Between 1989 and 2007, Americans’ overall credit card debt grew from $211 billion to $960 billion, up nearly $100 billion since just the end of 2006. According to the U.S. Better Business Bureau complaints about the credit card industry are the third highest source of consumer complaints after cellular phone services and new car dealers. And the Philadelphia Inquirer recently reported the latest abomination: without warning, banks are tripling a cardholder’s interest rate, to levels as high as 32 percent. Late fees, which averaged about $10 a few years ago, have risen as high as $39.
Americans are hurting. Wages remain stagnant, families are being thrown out of their homes, workers are losing their jobs, health care costs continue to skyrocket, and college tuition has become a luxury many Americans families can no longer afford. So how did the credit card industry treat their customers in response to the greatest economic crisis since the Great Depression? By expertly – and deceptively – taking advantage of the public’s growing desperation for increased credit by employing complex pricing structures, resulting in a maze of exorbitantly high interest rates and exploitative fees difficult even for the most educated consumers to understand.
The Reintroduction of the Credit Cardholders Bill of Rights
Last year, one of the most important Federal consumer protection bills in recent memory – “The Credit Cardholders’ Bill of Rights Act” (H.R. 5244) – won approval in the House of Representatives by a vote of vote of 312 to 112, with 84 Republicans joining Democrats to support the bill.
The vote represented an enormous victory by consumer, civil rights, labor and community groups over the largest banks in the world on a regulatory issue that is at the core of their income. Unfortunately, the Senate did not have the time to bring it to a vote last year, perhaps in part due to a promised veto by then President Bush.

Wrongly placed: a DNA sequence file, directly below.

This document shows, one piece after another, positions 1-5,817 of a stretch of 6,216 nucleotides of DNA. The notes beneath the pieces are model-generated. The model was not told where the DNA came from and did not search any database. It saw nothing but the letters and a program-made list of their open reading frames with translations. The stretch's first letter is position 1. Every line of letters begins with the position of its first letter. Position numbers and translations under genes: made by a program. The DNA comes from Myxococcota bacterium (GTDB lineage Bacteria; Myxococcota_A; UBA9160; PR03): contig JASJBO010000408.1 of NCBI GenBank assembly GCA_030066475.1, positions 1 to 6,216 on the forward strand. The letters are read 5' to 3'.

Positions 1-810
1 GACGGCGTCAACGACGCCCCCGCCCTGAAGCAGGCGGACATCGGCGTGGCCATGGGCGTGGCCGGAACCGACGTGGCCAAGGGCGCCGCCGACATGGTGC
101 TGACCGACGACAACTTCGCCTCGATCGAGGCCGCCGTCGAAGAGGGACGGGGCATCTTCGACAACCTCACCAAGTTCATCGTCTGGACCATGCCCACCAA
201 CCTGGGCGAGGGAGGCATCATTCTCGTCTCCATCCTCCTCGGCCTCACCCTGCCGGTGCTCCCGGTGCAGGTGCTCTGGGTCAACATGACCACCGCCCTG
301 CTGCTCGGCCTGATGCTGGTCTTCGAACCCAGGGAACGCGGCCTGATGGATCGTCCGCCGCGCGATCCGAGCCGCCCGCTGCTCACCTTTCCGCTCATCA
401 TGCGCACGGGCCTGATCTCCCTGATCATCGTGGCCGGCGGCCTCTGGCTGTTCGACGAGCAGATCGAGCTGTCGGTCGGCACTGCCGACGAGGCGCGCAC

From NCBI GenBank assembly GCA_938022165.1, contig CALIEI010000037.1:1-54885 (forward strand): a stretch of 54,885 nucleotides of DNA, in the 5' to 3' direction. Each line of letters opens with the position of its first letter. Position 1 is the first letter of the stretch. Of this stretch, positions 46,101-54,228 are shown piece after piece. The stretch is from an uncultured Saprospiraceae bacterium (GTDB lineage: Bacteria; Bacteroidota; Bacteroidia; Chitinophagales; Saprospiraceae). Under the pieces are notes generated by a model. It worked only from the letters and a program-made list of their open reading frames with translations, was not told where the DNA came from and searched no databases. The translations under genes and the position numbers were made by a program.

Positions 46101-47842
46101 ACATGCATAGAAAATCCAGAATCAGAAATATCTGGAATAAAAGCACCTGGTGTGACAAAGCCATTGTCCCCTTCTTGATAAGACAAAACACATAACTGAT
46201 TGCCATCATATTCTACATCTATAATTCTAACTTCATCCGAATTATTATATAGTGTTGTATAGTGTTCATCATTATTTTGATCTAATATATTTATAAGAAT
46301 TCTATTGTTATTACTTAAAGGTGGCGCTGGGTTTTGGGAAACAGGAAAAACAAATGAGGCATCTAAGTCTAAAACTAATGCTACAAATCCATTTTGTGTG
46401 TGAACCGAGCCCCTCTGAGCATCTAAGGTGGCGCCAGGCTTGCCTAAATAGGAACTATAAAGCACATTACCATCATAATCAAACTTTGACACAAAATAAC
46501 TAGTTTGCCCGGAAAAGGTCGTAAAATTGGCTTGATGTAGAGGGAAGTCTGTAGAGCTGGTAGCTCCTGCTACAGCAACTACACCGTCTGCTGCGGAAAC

But times have changed, and in January of 2009, Congresswoman Carolyn B. Maloney (D-NY), Chair of the House Financial Institutions and Consumer Credit Subcommittee reintroduced the Credit Cardholders’ Bill of Rights Act in the House as H.R. 627 (read David Lazarus’s op-ed in the Los Angeles Times on Senator Chris Dodd’s similar attempt to regulate the credit card industry) .
H.R. 627 would:
• Prevent card companies from unfairly increasing interest rates on existing card balances – retroactive increases are permitted only if a cardholder is more than 30 days late, if a pre-agreed promotional rate expires, or if the rate adjusts as part of a variable rate.
• Require card companies to give 45 days notice of all interest rate increases so consumers can pay off their balances and shop for a better deal.
• Prevent companies from charging “over-the-limit” fees when a cardholder has set a limit, or when a preauthorized credit “hold” pushes a consumer over their limit.
• Limit (to 3) the number of over-the-limit fees companies can charge for the same transaction (i.e. for obtaining a cash advance, making a late payment, exceeding the credit limit on an account) – some issuers now charge virtually unlimited fees for a single limit violation.
• End unfair “double cycle” billing – card companies couldn’t charge interest on debt consumers have already paid on time.
• If a cardholder pays on time and in full, the bill prevents card companies from piling additional fees on balances consisting solely of left-over interest.